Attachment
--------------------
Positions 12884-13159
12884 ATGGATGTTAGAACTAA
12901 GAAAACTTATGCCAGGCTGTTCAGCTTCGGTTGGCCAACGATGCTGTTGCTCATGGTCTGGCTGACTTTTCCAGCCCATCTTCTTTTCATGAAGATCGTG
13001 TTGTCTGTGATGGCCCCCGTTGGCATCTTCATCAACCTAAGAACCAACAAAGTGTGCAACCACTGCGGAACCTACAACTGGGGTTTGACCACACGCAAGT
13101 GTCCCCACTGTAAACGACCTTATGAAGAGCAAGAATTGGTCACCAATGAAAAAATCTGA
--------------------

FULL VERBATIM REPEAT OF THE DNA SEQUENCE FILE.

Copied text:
Positions 12884-13159
12884 ATGGATGTTAGAACTAA
12901 GAAAACTTATGCCAGGCTGTTCAGCTTCGGTTGGCCAACGATGCTGTTGCTCATGGTCTGGCTGACTTTTCCAGCCCATCTTCTTTTCATGAAGATCGTG
13001 TTGTCTGTGATGGCCCCCGTTGGCATCTTCATCAACCTAAGAACCAACAAAGTGTGCAACCACTGCGGAACCTACAACTGGGGTTTGACCACACGCAAGT
13101 GTCCCCACTGTAAACGACCTTATGAAGAGCAAGAATTGGTCACCAATGAAAAAATCTGA